At least five members of my family – including a mother and her two daughters – died in the Blitz and ‘Doodlebug’ attacks in London and Portsmouth in the Second World War. Their stories are told here with the help of research carried out by Norina Dixon and the Essex Commemoration Project, who are spearheading a scheme to find the final resting places of more than 69,000 civilian war dead from the UK and its protectorates.
They were known as the ‘silent killers’ – terrorising millions of people across England in the Second World War.
‘Doodlebugs’ killed and injured thousands of people and destroyed thousands of homes in London between June 1944 and March 1945.
Mary Hicks and her daughters, Annie and Frances, died in a devastating ‘Doodlebug’ – or VI Rocket – attack on July 17, 1944.
They were at home at the time of the raid. Their house, 231, Plashet Grove in East Ham, was torn apart in a blast that caused widespread damage.
Mary, a 62-year-old widow, Annie, 36, and Frances, 34, an ARP volunteer for the British Red Cross Society, were buried together seven days later at Rippleside Cemetery in Barking.
More than 2,400 ‘Doodlebugs’ – unmanned gyro-guided planes each delivering a ton of high explosive – exploded in London, killing more than 6,000 people.
The first VI to hit London crashed to the ground in Grove Road and exploded at 4.25am on June 13, 1944.
One of the flying bombs killed 121 soldiers and civilians – and wounded 141 others – when it hit and destroyed the Guards’ Chapel near Buckingham Palace on June 18, 1944.
Mary’s brother-in-law, Thomas Jennings, was killed when a bomb exploded at Liverpool Street Station in London on March 8, 1941.
Thomas, 45, was working at Liverpool Street Station when the bomb ‘fell between platforms 4 and 5’ at 9.30pm.
He was among hundreds of civilians who were killed or wounded in a ‘full scale’ raid on London that evening.
A London Civil Defence regional report described it as the ‘worst air raid since January 1944’, with 129 people killed, 152 seriously injured and 310 slightly injured.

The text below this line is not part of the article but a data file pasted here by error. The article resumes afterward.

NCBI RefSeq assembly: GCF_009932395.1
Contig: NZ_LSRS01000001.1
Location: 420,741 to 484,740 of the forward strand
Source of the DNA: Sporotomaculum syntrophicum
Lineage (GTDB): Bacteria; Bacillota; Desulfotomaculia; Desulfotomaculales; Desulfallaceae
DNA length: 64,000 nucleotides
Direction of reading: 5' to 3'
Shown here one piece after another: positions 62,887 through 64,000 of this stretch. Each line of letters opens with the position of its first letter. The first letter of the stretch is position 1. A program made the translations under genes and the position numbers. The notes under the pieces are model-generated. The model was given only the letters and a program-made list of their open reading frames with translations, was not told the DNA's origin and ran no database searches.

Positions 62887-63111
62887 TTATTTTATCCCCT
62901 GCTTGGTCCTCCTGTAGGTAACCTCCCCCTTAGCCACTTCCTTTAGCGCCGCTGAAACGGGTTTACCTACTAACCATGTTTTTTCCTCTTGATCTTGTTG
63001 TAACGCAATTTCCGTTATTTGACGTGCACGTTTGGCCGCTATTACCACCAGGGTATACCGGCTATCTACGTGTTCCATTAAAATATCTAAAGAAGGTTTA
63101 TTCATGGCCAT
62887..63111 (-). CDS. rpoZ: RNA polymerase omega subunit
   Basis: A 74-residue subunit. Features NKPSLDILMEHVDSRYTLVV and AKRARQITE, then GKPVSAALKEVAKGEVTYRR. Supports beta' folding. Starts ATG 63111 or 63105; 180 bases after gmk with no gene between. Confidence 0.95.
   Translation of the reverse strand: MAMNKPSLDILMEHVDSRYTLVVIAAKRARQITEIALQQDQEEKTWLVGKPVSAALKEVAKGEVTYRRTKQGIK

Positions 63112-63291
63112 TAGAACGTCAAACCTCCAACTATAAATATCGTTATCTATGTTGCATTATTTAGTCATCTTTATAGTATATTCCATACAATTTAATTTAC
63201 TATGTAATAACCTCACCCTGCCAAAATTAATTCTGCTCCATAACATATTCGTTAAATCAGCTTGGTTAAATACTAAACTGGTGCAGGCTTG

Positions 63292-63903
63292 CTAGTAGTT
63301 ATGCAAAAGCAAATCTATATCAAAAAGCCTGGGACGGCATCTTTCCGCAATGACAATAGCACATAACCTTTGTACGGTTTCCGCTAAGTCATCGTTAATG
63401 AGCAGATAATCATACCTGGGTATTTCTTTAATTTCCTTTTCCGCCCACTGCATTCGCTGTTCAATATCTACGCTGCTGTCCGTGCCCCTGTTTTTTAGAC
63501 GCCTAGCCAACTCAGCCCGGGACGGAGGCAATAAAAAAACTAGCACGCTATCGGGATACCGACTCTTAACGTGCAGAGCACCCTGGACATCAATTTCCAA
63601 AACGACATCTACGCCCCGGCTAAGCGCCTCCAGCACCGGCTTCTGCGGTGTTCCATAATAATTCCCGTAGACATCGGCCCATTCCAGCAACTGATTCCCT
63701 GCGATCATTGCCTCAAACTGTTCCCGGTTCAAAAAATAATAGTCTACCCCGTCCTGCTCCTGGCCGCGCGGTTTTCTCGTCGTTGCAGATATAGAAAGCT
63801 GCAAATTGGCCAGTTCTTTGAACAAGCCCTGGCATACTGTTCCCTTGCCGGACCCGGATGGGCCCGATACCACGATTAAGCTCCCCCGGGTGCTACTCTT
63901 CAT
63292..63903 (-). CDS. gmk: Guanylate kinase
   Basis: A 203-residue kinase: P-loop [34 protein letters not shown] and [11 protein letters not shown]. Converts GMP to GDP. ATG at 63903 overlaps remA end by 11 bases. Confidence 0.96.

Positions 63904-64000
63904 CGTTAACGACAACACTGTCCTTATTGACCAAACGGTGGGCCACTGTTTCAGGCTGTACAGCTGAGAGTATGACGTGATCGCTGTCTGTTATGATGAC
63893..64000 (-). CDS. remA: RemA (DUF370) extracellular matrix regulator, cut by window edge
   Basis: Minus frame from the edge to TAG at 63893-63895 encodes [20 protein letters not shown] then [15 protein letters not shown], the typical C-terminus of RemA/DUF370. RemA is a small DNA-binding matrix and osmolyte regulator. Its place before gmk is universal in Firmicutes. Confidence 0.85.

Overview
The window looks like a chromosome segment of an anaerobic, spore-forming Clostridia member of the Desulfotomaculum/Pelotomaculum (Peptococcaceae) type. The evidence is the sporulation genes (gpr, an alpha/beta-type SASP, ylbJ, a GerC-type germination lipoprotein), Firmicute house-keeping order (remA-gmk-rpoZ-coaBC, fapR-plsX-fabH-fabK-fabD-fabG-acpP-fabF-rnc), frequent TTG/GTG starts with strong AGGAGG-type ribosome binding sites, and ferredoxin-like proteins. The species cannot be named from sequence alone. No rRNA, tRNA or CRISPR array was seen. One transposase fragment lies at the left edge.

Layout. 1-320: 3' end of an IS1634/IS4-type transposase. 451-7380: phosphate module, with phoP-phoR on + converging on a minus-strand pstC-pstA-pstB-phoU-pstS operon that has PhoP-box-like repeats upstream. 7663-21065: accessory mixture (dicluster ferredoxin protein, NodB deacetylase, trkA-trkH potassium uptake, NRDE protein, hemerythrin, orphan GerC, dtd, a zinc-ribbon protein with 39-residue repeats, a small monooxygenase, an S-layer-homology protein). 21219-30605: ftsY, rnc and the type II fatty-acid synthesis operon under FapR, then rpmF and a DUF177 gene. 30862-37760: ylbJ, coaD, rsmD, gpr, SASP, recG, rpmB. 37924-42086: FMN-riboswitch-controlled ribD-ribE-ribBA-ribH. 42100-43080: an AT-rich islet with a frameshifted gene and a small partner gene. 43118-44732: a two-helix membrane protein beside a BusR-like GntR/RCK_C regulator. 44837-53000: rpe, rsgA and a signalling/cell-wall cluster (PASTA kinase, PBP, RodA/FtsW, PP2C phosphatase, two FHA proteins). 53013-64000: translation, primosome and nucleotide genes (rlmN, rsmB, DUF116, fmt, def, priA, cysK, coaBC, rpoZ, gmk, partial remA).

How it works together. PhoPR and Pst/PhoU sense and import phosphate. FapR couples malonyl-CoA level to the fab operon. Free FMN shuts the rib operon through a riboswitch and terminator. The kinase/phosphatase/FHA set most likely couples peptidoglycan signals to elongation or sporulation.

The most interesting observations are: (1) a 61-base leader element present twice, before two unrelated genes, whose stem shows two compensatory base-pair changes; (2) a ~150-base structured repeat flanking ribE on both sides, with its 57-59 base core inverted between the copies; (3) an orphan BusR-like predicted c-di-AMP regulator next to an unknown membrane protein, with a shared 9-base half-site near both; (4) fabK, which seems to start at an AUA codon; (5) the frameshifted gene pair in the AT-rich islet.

The worst casualties were at the Café de Paris, a nightclub and restaurant, where 34 people died and 80 taken to hospital after a 50kg bomb hit the building.
Twenty six-year-old fireman William Wareham was killed in a bombing attack in Portsmouth on April 27, 1941.
He was among 28 people who lost their lives when a parachute mine or bomb destroyed the Madden’s Hotel in the city.
The hotel crumpled to the ground in a huge blast wave as the bomb floated down directly on to the building and exploded.
Two hospitals in the city, the dockyards, the railway station, hotels, pubs and houses were also badly damaged in the night-time raid
Portsmouth endured 67 air raids between July 1940 and May 1944. In that four-year period, more than 1,000 men, women and children were killed and almost 3,000 injured.
More than 6,000 houses in the city were destroyed and almost 70,000 homes suffered bomb damage. Thirty churches, eight schools and one hospital were also destroyed in the raids.
Mary Hicks was a great-great-great granddaughter of William Roberts (1738-), the great-grandfather of John Roberts (1829-1919), who had 30 grandsons serving in the Great War. John was my great-great grandfather. A trouser machinist, Mary was born on April 5, 1882 in Islington, London. She married Albert Nathaniel Hicks (1874-1914) on April 13, 1903 in Bethnal Green, London. Mary was the daughter of milkman John Elston (1841-1917) and Sarah Ann Jones (1853-1917). John was the son of William Elston (1813-1885) and Loveday Roberts (1819-1909). Loveday was the daughter of William Roberts (1791-1875) and Frances Hodge (1796-1873). William was the son of John Roberts (1766-1834) and Elizabeth James (1767-1861). John was the son of William Roberts (1738-).
Annie, born on February 11, 1908 in London, worked as a ‘fancy leather’ machinist in 1939. Frances, born on September 26, 1909 in London, worked as a cushion machinist in 1939.
Thomas Jennings married Janet Alice Elston (1893-1979) – Mary Hicks’s sister – on September 23, 1920 in Bethnal Green. In 1939, Thomas was a railway porter, living in Dagenham, Essex. At the time of his death, he was residing at 43, Lynett Road, Dagenham. Born on May 21, 1895 in Bethnal Green, London, he was the son of boot maker Thomas and Ethel Jennings. He was buried on March 15, 1941 at Chadwell Heath Cemetery.
William Wareham was a great-great-great grandson of William Roberts (1738-). Born on August 1, 1914 in Portsmouth, William was the son of Bertie Henry Wareham (1880-1965) and Florence Edith Bayne (1884-1951). Florence was the daughter of Sarah Ann Snell (1844-1900) and William Bayne (1842-1910). Sarah Ann was the eldest daughter of Robert Snell (1820-1897) and Ann Sheppard (1819-1859). Robert was the son of Robert Snell (1790-1854) and Ann Adams (1799-1824). Robert Snell (1790-1854) was the son of Sarah Roberts (1760-1837) and Robert Snell (1757-1838). Sarah was the daughter of William Roberts (1738-).
THE FULL STORIES OF MARY, ANNIE AND FRANCES HICKS, THOMAS JENNINGS AND WILLIAM WAREHAM ARE TOLD IN MY A-Z OF FAMILY MEMBERS WHO WENT TO WAR
The grave of Mary, Annie and Frances Hicks at Rippleside Cemetery, Barking. Picture supplied by the Essex Commemoration Project.
Rescue teams listen for survivors as they search a cavity in a large pile of rubble, timbers and debris following a V1 attack in London in 1944. A Public Domain image by a Ministry of Information photographer (Wikimedia Commons, flying bomb, VI damage in London, 1944).